don fish

Don Fish

Donald E. Fish, whose family’s lineage reaches back to the earliest years of Falmouth and who combined his passion for photography and history to gather an extensive collection of images that give a candid view of Falmouth’s history, died Sunday, April 18, at Falmouth Hospital after a long battle with cancer. He was 93.

Mr. Fish was the son of Jehial Hatch Fish Jr., a direct descendent of Jonathan Hatch, a founder of Falmouth, and Marcella (MacGilvray) Fish.

Falmouth was a small town in Mr. Fish’s youth with some 5,000 residents. It was also the Depression. His father was a carpenter and managed to make ends meet, but pocket money for children of that era was a rare treat. Instead, Mr. Fish and his brothers and friends relied on their sense of adventure and humor. Mr. Fish’s was largely a happy childhood.

Known as Bucky, he and his friends had free range of the neighborhood. They spent time in the pine woods near Morse Pond, they explored the swamp at the end of Cahoon Court and discovered the old stage coach that served the Cape before the railroad was built; in winters they skated on Shivericks Pond.

And they explored the town dump that was then located off Gifford Street. In an article for Spritsail, publication of the Woods Hole Historical Collection, Mr. Fish told of finding box cameras, which he brought home and, swapping parts, got them working again. It was the start of his passion for photography. His love of Falmouth’s history was inspired by Lewis H. Lawrence, whom he knew as a teenager.

There was much to impress a young boy in the 1930s. Mr. Fish would later recall the day the Hindenburg flew over Falmouth and sitting on the wall in front of what was later to become the Elm Arch Inn and seeing Mrs. Beebe driven by in her Packard. And he recalled the night Clarence Parker was murdered near the family’s Walker Street home.

In the ‘40s, Mr. Fish’s father took a job at Wormelle’s boat yard, which is today Falmouth Marine, and the family moved to Scranton Avenue. Mr. Fish had seen the force of the Hurricane of 1938, but the Hurricane of 1944 brought the family close to tragedy. Mr. Fish told the story in “The Book of Falmouth.” Their home was located on the harbor where the Flying Bridge is today. As the storm gathered, the house began to shake so severely they decided it would be best to evacuate. They piled into a co-worker’s car with what valuables they could, plus the cat and dog. Then the roof of one of the nearby boatyard sheds blew off and landed on the car. They managed to walk across the fields to Walker Street and to shelter in a friend’s home.

Returning to the car the next day, they found the cat, which they had left behind, alive and well.

By then, Mr. Fish’s three older brothers were serving in World War II, and the family had moved into a home on Oakwood Avenue. Mr. Fish was too young to serve, but he helped the war effort at home and in 1943 joined the Sea Scouts.

He ended up enlisting and in 1946 joined the Army at Fort Devens. His name was the last added to the list of Falmouth residents serving, on a board that had been set up next to the WWI memorial in front of the library.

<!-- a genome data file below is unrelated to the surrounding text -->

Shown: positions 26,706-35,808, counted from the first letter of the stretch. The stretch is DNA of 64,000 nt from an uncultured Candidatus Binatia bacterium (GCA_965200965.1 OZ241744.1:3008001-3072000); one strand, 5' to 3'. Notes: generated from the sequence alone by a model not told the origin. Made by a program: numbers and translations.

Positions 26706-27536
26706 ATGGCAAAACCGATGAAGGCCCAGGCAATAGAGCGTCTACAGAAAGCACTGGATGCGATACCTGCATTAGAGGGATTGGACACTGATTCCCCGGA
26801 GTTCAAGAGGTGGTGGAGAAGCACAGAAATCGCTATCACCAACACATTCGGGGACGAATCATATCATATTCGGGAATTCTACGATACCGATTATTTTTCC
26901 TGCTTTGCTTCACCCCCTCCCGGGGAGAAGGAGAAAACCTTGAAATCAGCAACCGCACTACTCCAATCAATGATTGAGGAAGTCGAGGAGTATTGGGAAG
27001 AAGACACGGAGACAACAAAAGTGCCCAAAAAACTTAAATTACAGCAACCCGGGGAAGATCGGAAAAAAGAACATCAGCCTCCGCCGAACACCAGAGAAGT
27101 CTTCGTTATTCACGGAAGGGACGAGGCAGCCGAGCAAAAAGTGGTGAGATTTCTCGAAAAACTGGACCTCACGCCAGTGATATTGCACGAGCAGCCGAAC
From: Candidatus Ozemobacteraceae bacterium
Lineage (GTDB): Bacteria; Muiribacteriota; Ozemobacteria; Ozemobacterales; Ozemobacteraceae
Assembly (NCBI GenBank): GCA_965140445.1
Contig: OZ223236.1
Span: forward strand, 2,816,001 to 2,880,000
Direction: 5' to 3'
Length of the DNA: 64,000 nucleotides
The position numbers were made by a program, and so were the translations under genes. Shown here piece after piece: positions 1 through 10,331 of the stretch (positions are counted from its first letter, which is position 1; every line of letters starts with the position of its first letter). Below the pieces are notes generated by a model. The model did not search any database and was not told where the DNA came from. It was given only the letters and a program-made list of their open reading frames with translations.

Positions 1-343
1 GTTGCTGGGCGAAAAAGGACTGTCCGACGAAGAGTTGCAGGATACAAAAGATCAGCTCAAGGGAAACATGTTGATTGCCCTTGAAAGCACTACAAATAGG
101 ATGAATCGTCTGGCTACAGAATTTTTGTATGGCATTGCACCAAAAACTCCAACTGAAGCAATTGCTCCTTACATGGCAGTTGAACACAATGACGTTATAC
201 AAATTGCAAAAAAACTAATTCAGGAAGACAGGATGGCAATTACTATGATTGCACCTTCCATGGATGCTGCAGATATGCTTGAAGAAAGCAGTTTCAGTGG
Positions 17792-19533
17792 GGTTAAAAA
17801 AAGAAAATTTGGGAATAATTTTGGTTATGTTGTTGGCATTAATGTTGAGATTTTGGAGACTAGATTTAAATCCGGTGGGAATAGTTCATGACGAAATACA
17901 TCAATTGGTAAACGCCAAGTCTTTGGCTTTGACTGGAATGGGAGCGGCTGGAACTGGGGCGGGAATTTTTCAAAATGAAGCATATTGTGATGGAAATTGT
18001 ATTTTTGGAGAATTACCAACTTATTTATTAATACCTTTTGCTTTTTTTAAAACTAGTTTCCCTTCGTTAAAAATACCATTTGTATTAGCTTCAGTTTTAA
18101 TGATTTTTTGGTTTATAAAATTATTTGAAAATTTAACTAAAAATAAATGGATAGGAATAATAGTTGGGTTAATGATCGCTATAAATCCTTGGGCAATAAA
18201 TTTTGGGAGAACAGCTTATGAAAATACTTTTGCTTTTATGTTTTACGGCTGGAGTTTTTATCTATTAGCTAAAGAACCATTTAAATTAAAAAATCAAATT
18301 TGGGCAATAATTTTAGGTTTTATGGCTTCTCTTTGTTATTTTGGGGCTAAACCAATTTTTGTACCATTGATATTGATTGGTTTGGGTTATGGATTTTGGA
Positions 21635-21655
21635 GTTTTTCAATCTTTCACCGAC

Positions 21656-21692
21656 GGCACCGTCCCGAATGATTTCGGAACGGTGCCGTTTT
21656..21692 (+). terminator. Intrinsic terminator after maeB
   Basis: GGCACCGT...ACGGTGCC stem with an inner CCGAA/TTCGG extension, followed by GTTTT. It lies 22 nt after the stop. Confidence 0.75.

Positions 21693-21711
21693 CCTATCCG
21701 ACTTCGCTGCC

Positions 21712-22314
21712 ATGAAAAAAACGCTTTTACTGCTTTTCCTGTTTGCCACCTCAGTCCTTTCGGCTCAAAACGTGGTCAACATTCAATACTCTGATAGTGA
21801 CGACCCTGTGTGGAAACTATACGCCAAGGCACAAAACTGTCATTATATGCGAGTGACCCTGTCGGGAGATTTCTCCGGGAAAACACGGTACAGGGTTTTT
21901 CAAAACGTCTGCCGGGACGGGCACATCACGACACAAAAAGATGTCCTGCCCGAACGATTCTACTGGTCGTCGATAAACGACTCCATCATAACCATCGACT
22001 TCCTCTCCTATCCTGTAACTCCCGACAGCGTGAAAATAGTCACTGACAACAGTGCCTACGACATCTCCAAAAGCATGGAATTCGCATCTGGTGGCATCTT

Mr. Fish took odd jobs after the war, working as a truck driver and at Wood Lumber Company on Locust Street. Then he turned to house painting, and it was his vocation for the remainder of his career.

He bought a 35mm camera and started gathering old prints. He would get photos anywhere he could find them, at yard sales and second-hand shops. Some he copied from family albums by taking photos of them. He would then set out to learn what he could about the images he collected.

He also dabbled in film, taking footage on an 8mm camera. He filmed Surf Drive during Hurricane Donna.

He converted his prints into 35mm slides and often presented slide shows to PTAs, clubs and the historical society.

Starting in the 1980s, he offered his photographs to John T. Hough, who published them regularly in the Enterprise. He later made the same arrangement with Mr. Hough’s son, William H. Hough, and Mr. Fish’s photographs have appeared weekly in the Enterprise for the past 10 years.

The Falmouth Historical Society awarded him the Heritage Award in 2015 in recognition of his contributions to the culture and sense of community.

Mr. Fish was also a self-taught artist, painting landscapes and nautical scenes in oil in his Main Street apartment above what is today Caline’s.

He moved back to Oakwood Avenue to care for his mother after his father died in 1959. Although he did not marry, he was a favorite uncle to his nieces and nephews, taking them to the beach and on day trips to the Vineyard.

He was gregarious and was for many years a member of the Elks and the Amvets. He was a story-teller and enjoyed making up his own jokes. He also enjoyed music and sang in a rich baritone voice.

He leaves seven nieces and nephews: Caroline Aiken and her husband, Greg Souza, of Falmouth; Marcella Brundage and husband, David Brundage, of Virginia; Patricia Scroggins of Texas; Joseph Fish of Texas; Ronald Fish and his wife, Ingrid Fish, of New Hampshire; Myrna Goodwin and her husband, Richard Goodwin, of North Carolina; and Michele Harvey and her husband, Wayne Harvey, of California.

Mr. Fish was predeceased by his brothers, E. Paul Fish, Jehial H. Fish III and Melvin J. Fish. His sister, Adeline A. Milanese, who was from Falmouth, died in December 2018.

Visitation will be Sunday, April 25, from 2 to 4 PM at Chapman Funerals and Cremations, 475 Main Street, Falmouth. Funeral mass will be held Monday at 10 AM at St. Patrick’s Church, Main Street, Falmouth.

Burial will follow at St. Joseph’s Cemetery, 407 Gifford Street in Falmouth.

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